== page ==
One of the great ironies about high performance cars is that very rarely, if ever, will you ever be able to reach their full potential while driving. However, a lack of air traffic due to the pandemic has resulted in passenger traffic at Sydney Airport slowing to a minimum. Bad news for airlines, maybe, but good news for a certain enterprising sports car manufacturer from Stuttgart with a new sports car in hand.
Porsche and Sydney Airport have coordinated with several government and regulatory agencies to safely and temporarily close runway 16L / 34R, one of two runways that lead into Harbor City’s azure botany bay, giving potential Porsche customers the unprecedented opportunity to send The new Porsche 911 Turbo S drives a long, straight stretch on asphalt.
The new Porsche 911 Turbo S is based on the eight generations of the ‘nine eleven’, which is internally referred to as the 992. Its 3.7-liter six-cylinder with two turbochargers delivers a very healthy 478 kW plus 800 Nm of torque and reaches a speed of zero to 100 km / h in 2.7 seconds, zero to 200 km / h in 8.9 seconds and a top speed of 330 km / h, which the drivers could tickle on their way down the 2.2 km long runway.
The lucky Thrillseekers were able to bring the Porsche to speeds of over 300 km / h – for comparison: a Boeing 737-800, one of the world’s most frequently used commercial aircraft and the mainstay of the Australian domestic fleet – averages 260/290 km / h. h at startup. If they shared the runway with some Qantas pilots, they would scare the hell out of them.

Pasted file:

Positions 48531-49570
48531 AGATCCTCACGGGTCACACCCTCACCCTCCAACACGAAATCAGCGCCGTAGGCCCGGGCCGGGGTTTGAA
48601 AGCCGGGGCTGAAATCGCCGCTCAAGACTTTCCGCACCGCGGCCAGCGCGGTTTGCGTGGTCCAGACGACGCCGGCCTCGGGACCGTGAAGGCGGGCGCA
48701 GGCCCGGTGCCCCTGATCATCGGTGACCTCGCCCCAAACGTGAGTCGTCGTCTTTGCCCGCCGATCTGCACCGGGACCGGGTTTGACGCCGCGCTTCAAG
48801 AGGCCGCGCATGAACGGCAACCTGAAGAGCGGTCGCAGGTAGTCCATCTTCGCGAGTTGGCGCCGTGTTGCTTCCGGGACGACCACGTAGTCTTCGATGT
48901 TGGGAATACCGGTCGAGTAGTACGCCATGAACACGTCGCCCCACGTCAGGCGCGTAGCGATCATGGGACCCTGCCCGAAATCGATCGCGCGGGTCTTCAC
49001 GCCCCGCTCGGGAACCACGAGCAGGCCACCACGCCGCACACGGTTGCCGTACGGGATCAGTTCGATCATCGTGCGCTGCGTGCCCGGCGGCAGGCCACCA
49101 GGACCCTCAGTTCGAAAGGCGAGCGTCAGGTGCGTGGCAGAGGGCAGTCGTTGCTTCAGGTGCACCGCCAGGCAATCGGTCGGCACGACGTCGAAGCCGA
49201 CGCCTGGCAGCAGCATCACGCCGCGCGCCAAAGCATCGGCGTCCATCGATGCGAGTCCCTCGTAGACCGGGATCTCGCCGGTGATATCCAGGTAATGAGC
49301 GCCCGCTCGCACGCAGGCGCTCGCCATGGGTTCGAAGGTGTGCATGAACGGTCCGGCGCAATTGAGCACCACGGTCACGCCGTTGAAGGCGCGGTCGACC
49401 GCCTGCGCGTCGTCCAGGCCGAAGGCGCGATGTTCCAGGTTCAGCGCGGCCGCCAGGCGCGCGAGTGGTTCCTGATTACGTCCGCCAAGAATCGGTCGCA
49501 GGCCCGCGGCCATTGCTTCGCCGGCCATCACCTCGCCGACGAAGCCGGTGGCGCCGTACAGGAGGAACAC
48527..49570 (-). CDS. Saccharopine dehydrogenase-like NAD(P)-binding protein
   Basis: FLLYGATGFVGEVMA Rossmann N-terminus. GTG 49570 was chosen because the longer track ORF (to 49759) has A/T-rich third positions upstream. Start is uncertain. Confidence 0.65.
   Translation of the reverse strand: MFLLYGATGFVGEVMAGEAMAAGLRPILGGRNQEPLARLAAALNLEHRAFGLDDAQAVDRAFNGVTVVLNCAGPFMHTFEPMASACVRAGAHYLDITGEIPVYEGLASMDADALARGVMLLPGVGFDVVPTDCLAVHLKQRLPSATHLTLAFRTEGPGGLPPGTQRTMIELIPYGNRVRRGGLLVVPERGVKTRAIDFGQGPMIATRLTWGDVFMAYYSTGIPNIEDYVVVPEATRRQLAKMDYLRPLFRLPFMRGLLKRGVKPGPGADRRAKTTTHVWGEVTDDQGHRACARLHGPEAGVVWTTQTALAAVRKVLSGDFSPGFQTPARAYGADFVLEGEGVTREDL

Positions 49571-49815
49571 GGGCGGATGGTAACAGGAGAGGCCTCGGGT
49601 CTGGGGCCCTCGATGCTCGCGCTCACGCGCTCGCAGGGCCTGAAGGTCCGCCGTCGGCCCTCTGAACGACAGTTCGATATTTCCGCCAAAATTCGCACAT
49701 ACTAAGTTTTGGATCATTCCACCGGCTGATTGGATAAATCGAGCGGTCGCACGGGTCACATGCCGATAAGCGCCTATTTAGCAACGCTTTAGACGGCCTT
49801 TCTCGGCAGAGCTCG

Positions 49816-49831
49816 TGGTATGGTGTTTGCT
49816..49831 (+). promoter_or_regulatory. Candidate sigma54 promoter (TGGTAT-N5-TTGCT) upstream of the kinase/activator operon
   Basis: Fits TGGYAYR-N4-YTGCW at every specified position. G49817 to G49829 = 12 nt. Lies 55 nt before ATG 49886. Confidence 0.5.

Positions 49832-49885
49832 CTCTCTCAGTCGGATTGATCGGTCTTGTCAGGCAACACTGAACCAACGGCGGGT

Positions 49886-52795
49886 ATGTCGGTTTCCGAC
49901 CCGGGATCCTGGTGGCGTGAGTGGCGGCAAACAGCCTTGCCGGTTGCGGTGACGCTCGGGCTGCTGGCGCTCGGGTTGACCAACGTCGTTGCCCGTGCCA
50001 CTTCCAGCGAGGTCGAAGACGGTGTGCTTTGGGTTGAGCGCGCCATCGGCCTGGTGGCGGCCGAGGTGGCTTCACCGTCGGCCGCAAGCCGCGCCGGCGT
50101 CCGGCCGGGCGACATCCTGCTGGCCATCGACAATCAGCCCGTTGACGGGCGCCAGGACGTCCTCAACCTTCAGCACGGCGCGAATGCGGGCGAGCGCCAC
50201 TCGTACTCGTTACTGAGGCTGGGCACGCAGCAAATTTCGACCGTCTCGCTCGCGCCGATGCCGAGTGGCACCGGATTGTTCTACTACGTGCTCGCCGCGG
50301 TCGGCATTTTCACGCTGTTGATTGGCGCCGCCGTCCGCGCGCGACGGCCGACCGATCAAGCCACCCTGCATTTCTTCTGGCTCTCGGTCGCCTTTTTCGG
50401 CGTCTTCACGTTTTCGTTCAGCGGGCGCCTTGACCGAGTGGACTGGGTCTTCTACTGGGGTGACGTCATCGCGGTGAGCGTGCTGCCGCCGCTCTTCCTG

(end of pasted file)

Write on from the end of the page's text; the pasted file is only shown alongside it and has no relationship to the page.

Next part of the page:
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‘Launch Control’ sounds like a relatively simple concept. Get an open runway, some fast cars, and hope for good weather. But the event almost never happened: such an endeavor required a lot of planning and imagination.
“It started as a far-fetched idea that became reality and experienced once in a lifetime. It will probably never happen again, ”reports Belinda Coen, Marketing and Event Manager at the Porsche Center Sydney South.
“From a logistical point of view, there are so many things to consider, especially safety. Much work has gone into understanding the length of the runway, the speeds the vehicle can reach at different lengths, and then working backwards in the location. ”
“COVID-19 has put a massive strain on the aviation industry, and with our passenger traffic dropping 97%, we were able to consider an event that would simply not have been possible under normal circumstances,” said Josh Clements, Head of Media & Communications, told DMARGE.
One of the benefits of 2020 was that companies of all sizes and shapes were forced to innovate and take risks. We welcome both Porsche and Sydney Airport for this great collaboration – and for the opportunity to experience some of the best sports cars in the world that are pushed to their limits.
Read more about the event here and see the new 911 Turbo range here.
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